Kadugu movie review: Vijay Milton film's biggest strength is its story and characterisation
Vijay Milton, a cameraman turned director, is one of Tamil cinema’s earnest and sincere filmmakers. Before Kadugu, he had directed just three films out of which Goli Soda (2014) with newcomers and children gave him critical acclaim and box-office success.
His last release in 2015, 10 Enradhukulla with big commercial stars like Vikram and Samantha, was a disaster. Two years later, Milton is back to his roots by making a realistic, character-driven film like Kadugu.
The director has experimented with an unusual casting and pulled it off in style. Rajakumaran, a Tamil film director whose claim to fame is when he married actress Devayani, plays the central character of a do-gooder folk artist called Puli J Pandi, a man who makes a living doing Puli Vesham (Tiger dance). The story is set in the coastal village of Tharangampadi.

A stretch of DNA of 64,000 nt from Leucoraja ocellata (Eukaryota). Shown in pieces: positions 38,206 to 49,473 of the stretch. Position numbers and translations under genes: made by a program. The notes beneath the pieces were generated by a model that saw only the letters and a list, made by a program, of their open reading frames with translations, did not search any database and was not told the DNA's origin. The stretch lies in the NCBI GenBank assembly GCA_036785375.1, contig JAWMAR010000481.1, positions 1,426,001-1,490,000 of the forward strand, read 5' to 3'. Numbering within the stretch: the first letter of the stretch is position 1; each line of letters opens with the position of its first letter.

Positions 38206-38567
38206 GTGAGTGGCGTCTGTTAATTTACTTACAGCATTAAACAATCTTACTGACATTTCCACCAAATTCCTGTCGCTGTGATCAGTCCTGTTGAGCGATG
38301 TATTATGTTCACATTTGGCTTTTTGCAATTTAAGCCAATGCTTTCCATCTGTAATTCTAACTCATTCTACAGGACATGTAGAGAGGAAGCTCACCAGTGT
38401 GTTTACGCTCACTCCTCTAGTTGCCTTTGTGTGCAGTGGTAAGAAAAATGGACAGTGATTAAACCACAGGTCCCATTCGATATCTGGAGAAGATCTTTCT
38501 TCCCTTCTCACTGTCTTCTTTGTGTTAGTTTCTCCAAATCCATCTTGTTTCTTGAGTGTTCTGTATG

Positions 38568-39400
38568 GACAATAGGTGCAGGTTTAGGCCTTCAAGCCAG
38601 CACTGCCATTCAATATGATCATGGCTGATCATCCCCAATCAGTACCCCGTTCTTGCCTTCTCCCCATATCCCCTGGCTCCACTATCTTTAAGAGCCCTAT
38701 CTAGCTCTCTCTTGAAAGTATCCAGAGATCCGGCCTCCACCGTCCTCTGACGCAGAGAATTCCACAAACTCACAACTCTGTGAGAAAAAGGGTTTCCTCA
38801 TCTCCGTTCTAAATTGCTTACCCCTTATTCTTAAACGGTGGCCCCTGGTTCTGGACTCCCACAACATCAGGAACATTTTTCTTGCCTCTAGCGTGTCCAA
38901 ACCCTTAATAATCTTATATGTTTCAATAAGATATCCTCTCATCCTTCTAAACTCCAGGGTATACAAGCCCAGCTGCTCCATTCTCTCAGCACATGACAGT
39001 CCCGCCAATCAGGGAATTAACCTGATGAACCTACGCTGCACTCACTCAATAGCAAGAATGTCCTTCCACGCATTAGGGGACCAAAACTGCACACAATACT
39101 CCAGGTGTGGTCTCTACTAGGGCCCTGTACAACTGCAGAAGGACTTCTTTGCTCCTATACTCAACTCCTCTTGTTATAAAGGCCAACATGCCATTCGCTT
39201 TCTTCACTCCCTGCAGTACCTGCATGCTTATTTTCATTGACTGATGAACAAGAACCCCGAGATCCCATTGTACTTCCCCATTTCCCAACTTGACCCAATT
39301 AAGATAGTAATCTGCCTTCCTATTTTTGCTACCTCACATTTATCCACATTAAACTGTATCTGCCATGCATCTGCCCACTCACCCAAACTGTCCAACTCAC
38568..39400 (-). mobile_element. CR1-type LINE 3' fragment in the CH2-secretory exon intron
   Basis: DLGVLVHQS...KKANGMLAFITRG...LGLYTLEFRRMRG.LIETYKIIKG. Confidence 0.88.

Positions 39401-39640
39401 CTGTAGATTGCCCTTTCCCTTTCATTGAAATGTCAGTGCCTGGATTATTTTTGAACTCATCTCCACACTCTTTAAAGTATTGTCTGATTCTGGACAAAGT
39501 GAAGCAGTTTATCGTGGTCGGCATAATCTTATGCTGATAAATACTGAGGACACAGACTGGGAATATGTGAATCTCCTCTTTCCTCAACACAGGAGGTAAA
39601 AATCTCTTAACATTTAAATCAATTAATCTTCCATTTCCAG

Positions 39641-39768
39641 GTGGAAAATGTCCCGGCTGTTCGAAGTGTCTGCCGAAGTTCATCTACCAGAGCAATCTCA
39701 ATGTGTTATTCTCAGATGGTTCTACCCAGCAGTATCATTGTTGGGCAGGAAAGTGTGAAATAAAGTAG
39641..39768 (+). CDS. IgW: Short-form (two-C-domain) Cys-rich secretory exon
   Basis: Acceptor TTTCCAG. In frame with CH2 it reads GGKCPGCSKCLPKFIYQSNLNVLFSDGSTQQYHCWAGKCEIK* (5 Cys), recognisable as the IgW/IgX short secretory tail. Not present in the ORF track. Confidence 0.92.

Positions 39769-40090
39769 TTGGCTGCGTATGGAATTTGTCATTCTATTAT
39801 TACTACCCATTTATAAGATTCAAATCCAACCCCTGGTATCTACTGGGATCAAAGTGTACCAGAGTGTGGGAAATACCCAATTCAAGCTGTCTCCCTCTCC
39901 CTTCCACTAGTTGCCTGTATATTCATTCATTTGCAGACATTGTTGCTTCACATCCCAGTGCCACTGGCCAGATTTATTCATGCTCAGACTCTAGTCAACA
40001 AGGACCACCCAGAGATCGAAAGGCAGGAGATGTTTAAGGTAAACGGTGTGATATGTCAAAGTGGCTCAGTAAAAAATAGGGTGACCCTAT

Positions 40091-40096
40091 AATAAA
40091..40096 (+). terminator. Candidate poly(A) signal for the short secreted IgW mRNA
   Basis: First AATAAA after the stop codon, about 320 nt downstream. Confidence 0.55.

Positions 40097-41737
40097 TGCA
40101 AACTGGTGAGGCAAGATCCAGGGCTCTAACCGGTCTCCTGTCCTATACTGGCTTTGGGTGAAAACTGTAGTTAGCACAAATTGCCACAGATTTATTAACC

The out of work artist makes a living assisting a police Inspector (A Venkatesh) to carry out his work and also cooks for him. Pandi’s best friend is Anirudh (Bharath Seeni), a petty thief who is also a helper at the police station.
The people in the town love and respect the local rich man and a boxer Nambi (Bharat, a popular young hero), who always lends a helping hand. Eby, a school teacher (Radhika Prassidha), with a horrific past story, falls in love with the kind hearted Pandi. A lecherous state minister who sows seed of political ambition in Nambi is called as chief guest at a school function. Tragedy strikes as the minister tries to molest an underage girl and Nambi turns a blind eye to it.
However the righteous Puli Pandi takes cudgels on behalf of the girl as the system turns against him.
Kadugu’s biggest strength is its story and characterisation. The story is told in a thriller style and explains that nobody is good or bad but it is the situation and circumstances that determines the outcome. Rajakumaran as Puli Pandi is a revelation and aptly cast, while Bharat as Nambi has given a stunning performance. The highlight is the last 15 minutes of the film when good triumphs over evil.
The film has its flaws, though only 115 minutes long, and it plods along at a leisurely pace. In the first half there is some unwanted comedy and Facebook inspired romance, which does not gel with the story arc. Kadugu is heavy on sledge hammer like melodrama, when it could have been told in a subtle manner. However these are minor flaws in a film where the director take the road less travelled.